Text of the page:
English Essays: Sidney to Macaulay.
The Harvard Classics. 1909–14.

Introductory Note

Daniel Defoe

DANIEL DEFOE (c. 1661–1731) was the son of a London butcher called Foe, a name which Daniel bore for more than forty years. He early gave up the idea of becoming a dissenting minister, and went into business. One of his earlier writings was an “Essay upon Projects,” remarkable for the number of schemes suggested in it which have since been carried into practise. He won the approval of King William by his “True-born Englishman,” a rough verse satire repelling the attacks on William as a foreigner. His “Shortest-Way with Dissenters,” on the other hand, brought down on him the wrath of the Tories; he was fined, imprisoned, and exposed in the pillory, with the result that he became for the time a popular hero. While in prison he started a newspaper, the “Review” (1704–1713), which may in certain respects be regarded as a forerunner of the “Tatler” and “Spectator.” From this time for about fourteen years he was chiefly engaged in political journalism, not always of the most reputable kind; and in 1719 he published the first volume of “Robinson Crusoe,” his greatest triumph in a kind of realistic fiction in which he had already made several short essays. This was followed by a number of novels, dealing for the most part with the lives of rogues and criminals, and including “Moll Flanders,” “Colonel Jack,” “Roxana,” and “Captain Singleton.” Notable as a specially effective example of fiction disguised as truth was his “Journal of the Plague Year.”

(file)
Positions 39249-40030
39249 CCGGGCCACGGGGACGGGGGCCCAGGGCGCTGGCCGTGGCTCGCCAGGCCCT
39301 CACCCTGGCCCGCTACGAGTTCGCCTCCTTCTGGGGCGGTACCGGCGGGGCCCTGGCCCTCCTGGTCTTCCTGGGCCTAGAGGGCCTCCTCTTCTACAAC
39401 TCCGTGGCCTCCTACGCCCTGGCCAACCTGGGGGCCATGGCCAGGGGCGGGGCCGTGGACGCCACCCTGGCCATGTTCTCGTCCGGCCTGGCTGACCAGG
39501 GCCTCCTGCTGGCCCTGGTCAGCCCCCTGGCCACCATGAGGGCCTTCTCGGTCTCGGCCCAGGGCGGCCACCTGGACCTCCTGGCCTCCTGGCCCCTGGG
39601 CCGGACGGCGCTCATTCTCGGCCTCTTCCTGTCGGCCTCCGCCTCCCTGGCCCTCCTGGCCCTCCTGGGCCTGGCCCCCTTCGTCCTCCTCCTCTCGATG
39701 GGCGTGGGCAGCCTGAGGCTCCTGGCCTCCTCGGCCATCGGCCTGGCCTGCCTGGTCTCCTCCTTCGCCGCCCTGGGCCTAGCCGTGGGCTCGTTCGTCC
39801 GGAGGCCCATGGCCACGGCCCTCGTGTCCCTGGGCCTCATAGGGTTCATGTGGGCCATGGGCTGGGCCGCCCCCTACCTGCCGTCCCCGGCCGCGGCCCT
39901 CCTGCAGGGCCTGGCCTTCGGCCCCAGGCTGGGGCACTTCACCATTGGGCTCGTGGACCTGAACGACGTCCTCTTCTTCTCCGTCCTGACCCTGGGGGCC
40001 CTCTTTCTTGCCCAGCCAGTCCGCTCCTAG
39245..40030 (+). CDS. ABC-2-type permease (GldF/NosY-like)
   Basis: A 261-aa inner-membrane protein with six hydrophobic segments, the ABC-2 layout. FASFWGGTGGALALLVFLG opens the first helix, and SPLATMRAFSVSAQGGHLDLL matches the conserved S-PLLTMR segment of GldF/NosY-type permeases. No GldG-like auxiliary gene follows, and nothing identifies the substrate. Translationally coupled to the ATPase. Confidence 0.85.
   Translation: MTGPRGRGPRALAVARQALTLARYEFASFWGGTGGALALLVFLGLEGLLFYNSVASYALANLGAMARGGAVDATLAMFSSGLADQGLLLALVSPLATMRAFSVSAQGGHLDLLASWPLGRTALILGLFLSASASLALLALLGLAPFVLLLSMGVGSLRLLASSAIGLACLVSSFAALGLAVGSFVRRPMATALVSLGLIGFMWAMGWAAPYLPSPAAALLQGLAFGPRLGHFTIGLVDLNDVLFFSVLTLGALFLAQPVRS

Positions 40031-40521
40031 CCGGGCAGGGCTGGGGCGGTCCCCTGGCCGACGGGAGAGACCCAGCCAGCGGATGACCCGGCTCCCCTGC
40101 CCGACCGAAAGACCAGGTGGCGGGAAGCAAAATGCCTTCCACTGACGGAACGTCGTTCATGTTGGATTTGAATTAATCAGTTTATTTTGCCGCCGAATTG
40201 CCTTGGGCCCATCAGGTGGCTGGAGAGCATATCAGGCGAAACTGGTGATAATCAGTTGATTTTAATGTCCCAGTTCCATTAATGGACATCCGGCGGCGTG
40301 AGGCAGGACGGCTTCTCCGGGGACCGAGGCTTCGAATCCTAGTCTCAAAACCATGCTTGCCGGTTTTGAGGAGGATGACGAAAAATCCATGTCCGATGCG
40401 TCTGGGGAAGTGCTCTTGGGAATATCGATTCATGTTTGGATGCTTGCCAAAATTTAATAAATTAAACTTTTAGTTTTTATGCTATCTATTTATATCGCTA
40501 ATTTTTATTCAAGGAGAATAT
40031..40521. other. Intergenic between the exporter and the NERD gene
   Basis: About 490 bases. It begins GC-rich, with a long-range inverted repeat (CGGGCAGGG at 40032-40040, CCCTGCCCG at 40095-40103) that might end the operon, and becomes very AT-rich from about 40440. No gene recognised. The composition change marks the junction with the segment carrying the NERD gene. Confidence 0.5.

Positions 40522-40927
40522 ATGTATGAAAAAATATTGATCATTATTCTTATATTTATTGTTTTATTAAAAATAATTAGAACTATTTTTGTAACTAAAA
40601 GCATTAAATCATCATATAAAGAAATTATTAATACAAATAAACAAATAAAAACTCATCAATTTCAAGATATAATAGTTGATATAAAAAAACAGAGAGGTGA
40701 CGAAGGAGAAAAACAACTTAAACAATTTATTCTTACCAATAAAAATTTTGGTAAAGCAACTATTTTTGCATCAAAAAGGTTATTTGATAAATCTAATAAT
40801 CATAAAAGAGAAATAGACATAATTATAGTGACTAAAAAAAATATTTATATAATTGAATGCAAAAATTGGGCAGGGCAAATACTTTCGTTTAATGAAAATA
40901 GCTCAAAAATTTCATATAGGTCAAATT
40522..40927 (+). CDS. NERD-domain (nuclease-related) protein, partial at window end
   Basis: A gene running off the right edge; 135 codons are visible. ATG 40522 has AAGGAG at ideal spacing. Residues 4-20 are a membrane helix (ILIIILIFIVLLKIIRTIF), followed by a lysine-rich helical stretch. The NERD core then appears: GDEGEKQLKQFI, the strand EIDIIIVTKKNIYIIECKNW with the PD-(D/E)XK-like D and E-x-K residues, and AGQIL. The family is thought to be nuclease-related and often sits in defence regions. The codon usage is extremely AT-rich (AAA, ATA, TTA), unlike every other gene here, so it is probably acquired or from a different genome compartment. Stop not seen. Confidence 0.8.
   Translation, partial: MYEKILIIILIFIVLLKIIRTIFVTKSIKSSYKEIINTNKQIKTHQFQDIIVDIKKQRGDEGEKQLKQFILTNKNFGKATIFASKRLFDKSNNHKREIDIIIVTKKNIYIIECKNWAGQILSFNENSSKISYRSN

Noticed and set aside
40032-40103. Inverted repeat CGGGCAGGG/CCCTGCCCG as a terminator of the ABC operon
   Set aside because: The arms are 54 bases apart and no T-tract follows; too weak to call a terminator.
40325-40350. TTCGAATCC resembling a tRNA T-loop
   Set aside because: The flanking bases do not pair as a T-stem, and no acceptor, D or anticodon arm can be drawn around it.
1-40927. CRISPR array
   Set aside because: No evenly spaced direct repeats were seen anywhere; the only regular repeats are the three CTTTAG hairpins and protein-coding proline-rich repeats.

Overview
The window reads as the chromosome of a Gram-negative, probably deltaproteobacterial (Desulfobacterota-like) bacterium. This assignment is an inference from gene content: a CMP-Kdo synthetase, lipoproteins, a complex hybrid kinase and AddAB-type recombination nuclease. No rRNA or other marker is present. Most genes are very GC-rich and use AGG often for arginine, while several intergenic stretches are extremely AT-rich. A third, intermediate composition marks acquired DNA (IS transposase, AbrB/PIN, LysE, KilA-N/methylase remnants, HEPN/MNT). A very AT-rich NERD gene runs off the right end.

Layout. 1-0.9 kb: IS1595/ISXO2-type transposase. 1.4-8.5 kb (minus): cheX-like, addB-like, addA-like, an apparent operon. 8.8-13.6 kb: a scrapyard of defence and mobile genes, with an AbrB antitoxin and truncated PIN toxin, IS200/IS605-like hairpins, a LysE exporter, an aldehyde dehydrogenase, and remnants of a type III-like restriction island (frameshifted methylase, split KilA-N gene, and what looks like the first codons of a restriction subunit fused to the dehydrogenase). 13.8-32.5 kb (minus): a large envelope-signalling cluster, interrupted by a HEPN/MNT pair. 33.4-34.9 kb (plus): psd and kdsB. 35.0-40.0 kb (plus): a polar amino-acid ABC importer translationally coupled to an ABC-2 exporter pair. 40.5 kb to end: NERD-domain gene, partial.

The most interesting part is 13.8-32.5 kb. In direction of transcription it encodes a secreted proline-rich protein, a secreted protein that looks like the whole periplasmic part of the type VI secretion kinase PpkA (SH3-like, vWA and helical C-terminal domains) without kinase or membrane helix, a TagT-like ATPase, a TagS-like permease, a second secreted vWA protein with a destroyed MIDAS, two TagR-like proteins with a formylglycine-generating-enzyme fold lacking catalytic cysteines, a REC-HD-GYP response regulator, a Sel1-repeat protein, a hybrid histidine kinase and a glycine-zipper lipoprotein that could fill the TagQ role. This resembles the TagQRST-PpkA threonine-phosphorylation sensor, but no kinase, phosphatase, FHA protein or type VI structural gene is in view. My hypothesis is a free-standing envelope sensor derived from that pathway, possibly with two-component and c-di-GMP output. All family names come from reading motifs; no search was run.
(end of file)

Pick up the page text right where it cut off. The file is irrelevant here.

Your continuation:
In the latter part of his career Defoe became thoroughly discredited as a politician, and was regarded as a mere hireling journalist. He wrote with almost unparalleled fluency, and a complete list of his hundreds of publications will never be made out. The specimen of his work given here show him writing vigorously and sincerely, and belong to a period when he had not yet become a government tool.